Updated: Aug 17
Clients are often challenged when buying managed services such as private cloud offerings and outsourcing the use of data centers. They want the flexibility and scalability of these services but have trouble understanding and comparing the pricing. We emphasize creating leverage and demanding transparency in all deal-making, and offer the following pointers to these buyers, specifically.
Here are the five options when thinking about data centers:
Traditional on-premise data center - where you host everything on your infrastructure. This old-school model is giving way to new, cheaper, and faster alternatives offered by an array of vendors.
Co-location data center – where the vendor provides the data center facility, but the infrastructure is managed and run by you.
Data center outsourcing – where you rent space, services, infrastructure from a vendor, but share many of the responsibilities. Asian-Pacific countries are starting to become a hub for IT outsourcing. China is the leading example as its being forced to scale quickly to meet market demand.
Private cloud – where the vendor bundles space, hosting services, infrastructure and a software element into the solution.
Public cloud – where all data center elements are managed by a vendor but you’re sharing servers with other clients. This market is exploding, and Microsoft and AWS dominate the segment, with Google and IBM coming on strong.
Data center services are managed services, customized to your environment. As you move down this chain from an on-premise data center to the public cloud, you gain scalability but give up a lot of control. But what’s tricky about these engagements is trying to do an “apples-to-apples” comparison on costs.
Co-location is the least bundled data center service, so these are easiest to benchmark. Co-location is fairly straightforward: you’re charged by the size of the space and your hourly power consumption, e.g., $1 per KW hour. Depending on where the location is, these costs can vary (metro vs non-metro areas, different cities, different countries); we advise clients to review suppliers in similar areas when doing a cost comparison.
Data center outsourcing and private cloud offerings are similar in the way they are structured. The private cloud offering spun out of the data center outsourcing model – the vendors moved clients to the private cloud because its more profitable. The private cloud offering has a software component, which allows the supplier to charge based on a more granular metric, i.e., per gigabyte or per server image. This increases cost based on actual use, even if the number of your devices in your data center remains flat. Therefore, there is more financial risk here – the comparison is hard to make against other client deals, since no two deals are alike in terms of what is included.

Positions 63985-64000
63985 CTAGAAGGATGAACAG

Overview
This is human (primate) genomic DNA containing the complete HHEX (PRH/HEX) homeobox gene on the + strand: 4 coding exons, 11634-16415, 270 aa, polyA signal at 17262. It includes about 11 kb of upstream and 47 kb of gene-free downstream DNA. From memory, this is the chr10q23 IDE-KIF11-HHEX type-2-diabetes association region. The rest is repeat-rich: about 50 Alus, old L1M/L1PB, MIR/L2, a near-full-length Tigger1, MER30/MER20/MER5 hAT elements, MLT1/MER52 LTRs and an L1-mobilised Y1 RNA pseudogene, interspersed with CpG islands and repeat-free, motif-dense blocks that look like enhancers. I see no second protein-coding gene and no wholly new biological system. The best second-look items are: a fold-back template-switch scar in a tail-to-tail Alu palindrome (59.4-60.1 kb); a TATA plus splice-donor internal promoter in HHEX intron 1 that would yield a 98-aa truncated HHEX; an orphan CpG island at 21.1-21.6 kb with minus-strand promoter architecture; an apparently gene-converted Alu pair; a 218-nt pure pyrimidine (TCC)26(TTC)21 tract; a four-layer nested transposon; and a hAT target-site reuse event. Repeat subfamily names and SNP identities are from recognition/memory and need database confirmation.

The only way to accurately benchmark these complex deals is through transparency. Vendors purposely bundle these components together because it obscures pricing and gives them opportunity to manipulate the bottom line. To mitigate this practice, you must insist that they break out the costs of all the different components (software, infrastructure and services). You can then assign a competitive cost value to each for your comparison.
How do you achieve transparency? It depends on the leverage you have with the vendor. Without significant leverage you won’t get this level of detail, and leave your organization open to risk in the contract.
As always, leverage comes from starting the deal early, so you can control the terms and the timeline. You must work closely with the IT team to establish your needs and agree on the story behind the spend. Decide what information can be shared and what must be guarded. Then, you must create a detailed RFP with the right questions in place to achieve the solution you need. And finally, you must have viable alternatives in place to keep your vendors uncertain about your plans.
Francis Gagliano and Dan Beyh are Senior Analysts at ClearEdge Partners.
This blog post was inspired by the webinar Executive Briefing: Data Center & Private Cloud. You can access the full recording to this webinar below. For a deeper dive, we urge you to sign up for our online certification program.